These systems can undergo complex shape changes, contracting and expanding under the influence of moisture in a pre-programmed manner. The scientists modeled their development based on the movement mechanisms of the climbing plant known as the air potato (Dioscorea bulbifera). With their new method, the team has produced its first prototype: a forearm brace that adapts to the wearer and which can be further developed for medical applications.
4D printing defines shape changes
3D printing has established itself as a manufacturing process for a wide range of applications. It can even be used to produce intelligent materials and material systems that remain in motion after printing, autonomously changing shape from external stimuli such as light, temperature or moisture. This so-called ‘4D printing’, in which predetermined shape changes can be triggered by a stimulus, immensely expands the potential applications of material systems. These changes in shape are made possible by the chemical composition of the materials, which consist of stimuli-responsive polymers. However, the printers and base materials used to produce such materials systems are usually highly specialized, custom-made and expensive – until now.
Now, using standard 3D printers, it is possible to produce materials systems that reaction to changes in moisture. Given their structure, these materials systems can undergo shape changes in the entire system or simply in the individual parts. The researchers combined multiple swelling and stabilizing layers to realize a complex movement mechanism: a coiling structure that pulls tighter by unfolding ‘pockets’ as pressors and which can loosen up again on its own when the ‘pockets’ release and the coiled structure returns to the open state.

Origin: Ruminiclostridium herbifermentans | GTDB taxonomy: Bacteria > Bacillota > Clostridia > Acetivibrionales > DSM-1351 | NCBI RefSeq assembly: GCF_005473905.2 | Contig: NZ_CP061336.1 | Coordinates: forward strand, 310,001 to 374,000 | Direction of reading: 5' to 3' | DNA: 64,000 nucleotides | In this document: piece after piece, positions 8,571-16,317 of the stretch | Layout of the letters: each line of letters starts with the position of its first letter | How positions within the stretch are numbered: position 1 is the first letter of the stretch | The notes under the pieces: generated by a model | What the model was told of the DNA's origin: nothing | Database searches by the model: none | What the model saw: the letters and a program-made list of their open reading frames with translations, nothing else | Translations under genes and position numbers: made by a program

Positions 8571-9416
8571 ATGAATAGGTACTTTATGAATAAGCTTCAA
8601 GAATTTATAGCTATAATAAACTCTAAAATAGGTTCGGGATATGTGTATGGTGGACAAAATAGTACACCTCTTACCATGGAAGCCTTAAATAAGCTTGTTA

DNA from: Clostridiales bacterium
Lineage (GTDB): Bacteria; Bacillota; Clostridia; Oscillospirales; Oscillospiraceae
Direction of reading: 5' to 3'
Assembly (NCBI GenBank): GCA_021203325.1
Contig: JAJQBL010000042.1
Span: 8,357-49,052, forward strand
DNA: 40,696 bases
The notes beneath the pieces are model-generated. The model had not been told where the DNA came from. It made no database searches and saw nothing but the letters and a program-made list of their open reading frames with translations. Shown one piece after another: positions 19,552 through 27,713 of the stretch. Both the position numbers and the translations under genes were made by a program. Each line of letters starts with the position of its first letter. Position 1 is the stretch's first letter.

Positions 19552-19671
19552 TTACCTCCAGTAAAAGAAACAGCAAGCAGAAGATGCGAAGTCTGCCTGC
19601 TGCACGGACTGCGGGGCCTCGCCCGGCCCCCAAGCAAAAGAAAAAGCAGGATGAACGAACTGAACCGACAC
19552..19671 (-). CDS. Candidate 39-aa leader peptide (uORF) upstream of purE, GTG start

For this new process, the scientists used a mechanism from nature: the air potato climbs trees by applying pressure to the trunk of the host plant. To do this, the plant first winds loosely around a tree trunk. Then it sprouts ‘stipules’, basal outgrowths of the leaves, which increase the space between the winding stem and the host plant. This creates tension in the winding stem of the air potato. To imitate these mechanisms, the researchers constructed a modular material system by structuring its layers so that it can bend in different directions and to different degrees, thereby coiling and forming a helix structure. ‘Pockets’ on the surface cause the helix to be pushed outwards and put under tension, causing the entire material system to contract.
“So far, our process is still limited to existing base materials that respond to moisture,” says Prof Achim Menges from the Institute of Computational Design and Construction (ICD) at the University of Stuttgart. Prof Dr. Thomas Speck from the Plant Biomechanics Group and the Living, Adaptive and Energy-autonomous Materials Systems Cluster of Excellence (livMatS) at the University of Freiburg adds: “We’re hoping that in the future, inexpensive materials that also respond to other stimuli will become available for 3D-printing and can be used with our process.”
The results are published in Advanced Science.